Red Hat sponsored this post.
We love to debate about lock-in. What is vendor lock-in? Are there other types of lock-in? Can the cloud protect you from lock-in? Can an open source solution create lock-in?
The answer is a standard one: It depends.
Every technology choice is a zero-sum game. Resources spent learning and deploying one technology, tautologically, cannot be used for a different one. But lock-in is different.
Customers love to talk about lock-in. Since customers love to talk about it, so do vendors. All right, let’s split some hairs over vendor lock-in!
In the Beginning
Historically, all technology was proprietary, so a technology choice was a vendor choice and vendor choice was a technology choice. They were one and the same. You had two choices, build the technology yourself or buy it from a vendor for a license cost.
Once you incurred the licensing cost, you had a risk that the technology might not even work correctly. If you wanted to change to a different technology, you could, but you had to pay the cost of a new license from the new vendor as well as the cost of adopting the new technology. Adopting a new technology had three component costs: license costs (CapEx), adoption costs (CapEx) and maintenance costs (OpEx).
With most proprietary software, once a user purchases a license, they can continue to use it in perpetuity, as long as they can live with a lack of security updates, etc.
But some proprietary licenses are much more draconian. With the most restrictive proprietary software, there is no mechanism to continue using it without a license, no matter how angry a buyer becomes with a vendor.
There are cases where a user of proprietary technology must pay for a license to use it, every single year. Period. We’ll revisit this subject when we discuss cloud services later.
These costs led to extremely conservative behaviors from buyers. Before buying a software license, a customer really wanted to make sure the software worked as claimed. Any mistake in technology choice or vendor choice could be extremely expensive, so buyers verified potential purchases using white papers, consulting written customer references, speaking with other buyers, consulting with analysts like Gartner or IDC and reading trade magazines. The concept of a request for proposal (RFP) became popular in this era to force vendors to disclose as much information as possible before buyers would commit to purchasing a piece of software.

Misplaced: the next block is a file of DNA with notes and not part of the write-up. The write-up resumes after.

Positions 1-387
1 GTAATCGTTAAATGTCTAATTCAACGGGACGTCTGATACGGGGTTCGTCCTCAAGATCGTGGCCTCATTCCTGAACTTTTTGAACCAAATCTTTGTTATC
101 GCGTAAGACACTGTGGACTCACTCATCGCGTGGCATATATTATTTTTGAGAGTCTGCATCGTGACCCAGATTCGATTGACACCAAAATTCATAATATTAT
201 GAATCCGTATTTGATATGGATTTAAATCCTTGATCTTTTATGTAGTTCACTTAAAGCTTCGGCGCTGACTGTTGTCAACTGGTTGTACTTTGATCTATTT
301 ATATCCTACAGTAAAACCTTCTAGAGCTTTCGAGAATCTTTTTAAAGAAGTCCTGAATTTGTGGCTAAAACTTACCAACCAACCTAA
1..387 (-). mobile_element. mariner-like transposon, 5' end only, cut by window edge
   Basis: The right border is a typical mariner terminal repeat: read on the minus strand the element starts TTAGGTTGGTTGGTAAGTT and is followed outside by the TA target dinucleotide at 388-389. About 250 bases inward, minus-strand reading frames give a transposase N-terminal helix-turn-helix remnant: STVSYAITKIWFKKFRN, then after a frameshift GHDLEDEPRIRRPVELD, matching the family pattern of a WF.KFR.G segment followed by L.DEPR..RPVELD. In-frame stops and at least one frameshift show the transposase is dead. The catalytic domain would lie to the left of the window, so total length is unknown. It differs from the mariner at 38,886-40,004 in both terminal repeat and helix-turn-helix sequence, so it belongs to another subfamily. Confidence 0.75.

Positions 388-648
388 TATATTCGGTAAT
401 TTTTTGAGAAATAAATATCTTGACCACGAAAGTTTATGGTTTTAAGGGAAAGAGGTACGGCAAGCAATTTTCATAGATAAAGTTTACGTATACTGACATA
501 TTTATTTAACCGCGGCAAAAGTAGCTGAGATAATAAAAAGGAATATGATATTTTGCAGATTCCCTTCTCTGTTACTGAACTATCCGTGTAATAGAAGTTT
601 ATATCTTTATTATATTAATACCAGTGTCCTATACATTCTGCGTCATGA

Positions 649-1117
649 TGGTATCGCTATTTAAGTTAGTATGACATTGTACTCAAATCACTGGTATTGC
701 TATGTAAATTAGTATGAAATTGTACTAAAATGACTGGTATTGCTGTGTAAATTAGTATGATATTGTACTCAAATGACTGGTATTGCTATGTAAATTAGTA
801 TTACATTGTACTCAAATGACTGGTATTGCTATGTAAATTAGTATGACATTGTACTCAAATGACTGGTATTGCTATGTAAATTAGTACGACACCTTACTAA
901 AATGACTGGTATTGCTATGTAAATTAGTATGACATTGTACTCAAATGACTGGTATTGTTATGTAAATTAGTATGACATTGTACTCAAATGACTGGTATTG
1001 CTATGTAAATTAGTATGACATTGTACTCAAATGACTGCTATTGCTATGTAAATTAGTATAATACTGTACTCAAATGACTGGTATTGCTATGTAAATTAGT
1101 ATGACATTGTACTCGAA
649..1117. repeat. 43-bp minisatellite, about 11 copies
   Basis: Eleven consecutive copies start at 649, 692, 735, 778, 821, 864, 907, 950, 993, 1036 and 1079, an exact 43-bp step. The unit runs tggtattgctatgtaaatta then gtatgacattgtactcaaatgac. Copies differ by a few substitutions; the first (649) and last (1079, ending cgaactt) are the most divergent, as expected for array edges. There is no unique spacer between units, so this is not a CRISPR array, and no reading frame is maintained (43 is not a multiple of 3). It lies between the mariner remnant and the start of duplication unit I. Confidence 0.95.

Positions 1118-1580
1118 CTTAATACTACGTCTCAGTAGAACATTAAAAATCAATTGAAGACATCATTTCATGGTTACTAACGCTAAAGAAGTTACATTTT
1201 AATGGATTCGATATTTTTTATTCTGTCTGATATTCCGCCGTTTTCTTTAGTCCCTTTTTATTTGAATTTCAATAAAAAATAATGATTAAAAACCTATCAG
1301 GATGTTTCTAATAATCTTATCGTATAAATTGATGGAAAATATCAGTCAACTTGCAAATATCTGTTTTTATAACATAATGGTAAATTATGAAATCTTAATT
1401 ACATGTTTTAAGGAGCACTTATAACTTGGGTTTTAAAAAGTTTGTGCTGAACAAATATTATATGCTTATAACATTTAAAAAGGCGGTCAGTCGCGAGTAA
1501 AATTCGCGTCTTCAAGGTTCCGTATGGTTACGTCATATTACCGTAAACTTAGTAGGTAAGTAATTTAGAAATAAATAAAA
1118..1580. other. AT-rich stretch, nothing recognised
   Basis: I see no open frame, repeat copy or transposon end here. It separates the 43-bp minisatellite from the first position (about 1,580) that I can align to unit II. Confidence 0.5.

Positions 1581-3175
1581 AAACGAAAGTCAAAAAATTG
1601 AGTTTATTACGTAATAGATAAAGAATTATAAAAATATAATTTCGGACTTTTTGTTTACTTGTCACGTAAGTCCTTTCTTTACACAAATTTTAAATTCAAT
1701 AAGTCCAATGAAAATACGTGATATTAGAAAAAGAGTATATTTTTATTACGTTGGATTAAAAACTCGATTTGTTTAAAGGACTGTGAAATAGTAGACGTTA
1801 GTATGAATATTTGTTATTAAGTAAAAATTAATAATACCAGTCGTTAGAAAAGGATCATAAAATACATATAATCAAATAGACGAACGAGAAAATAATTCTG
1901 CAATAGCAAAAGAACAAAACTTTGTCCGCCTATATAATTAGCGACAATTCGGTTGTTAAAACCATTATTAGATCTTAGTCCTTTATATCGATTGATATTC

Since the upfront costs of licenses as well as technology adoption were more expensive than maintenance, there was a natural bias to use the same technology stack for a very long time and resist change.
The Open Source Way of Life
With the advent of open source software, the lack of a software license cost reduced the friction to change. With open source, you still had a cost to adopt and learn the new technology, but there was another hidden advantage.
With open source software, a vendor can’t lock a buyer in. The buyer reserves the right to choose a different vendor at any given time. Even when there’s only a single vendor who sells support for a particular piece of open source code, the buyer still has options. The buyer can lure another vendor to support it, support it themselves, pay a consultant to support it or even run it unsupported. The original vendor has no ability to force the buyer to continue a financial relationship. This is game-changing from a vendor lock-in perspective.
Effectively, open source disconnects the technology choice and the vendor choice. Which technology you adopt and who you choose to adopt it from can be two completely different choices. Moreover, these choices have distinctly different risks and rewards.
The Fastest Way to Adoption
It seems that in recent times, people have forgotten the history of vendor lock-in. They don’t remember how all this started, so there’s a perception that almost anything annoying about technology adoption is lock-in. It’s not.
There are still adoption costs with open source technology, and that creates gravity, but gravity and lock-in are two distinctly different concepts. Making any choice has gravity. Making a technology choice has even more gravity. But gravity doesn’t prevent you from backing out of a decision when you make a mistake. Adoption cost isn’t lock-in per se.
For example, say you make a technology decision to use an open source project to solve a data storage problem. Halfway into the project, you realize the technology won’t scale for your needs, so you have to go find an alternative open source technology, invest time in learning and deploying it, and take yet another risk in adopting this new project.
That’s not lock-in.
No, my friend, lock-in is a much more insidious thing. Lock-in is when there’s only a single vendor that can provide the technology solution that you’ve adopted. Vendor lock-in is when you want to keep the technology but get rid of the vendor. Vendor lock-in is when you can’t even use the technology next year if you don’t pay a new license cost or maintenance cost.
Even in 2021, there are times when a buyer cannot avoid vendor lock-in. Sometimes a proprietary solution really is the only viable solution to a problem, and in those situations, vendor lock-in is necessary. But, in those situations, I recommend using all the processes invented to deal with that: RFPs, analysts, customer references, etc.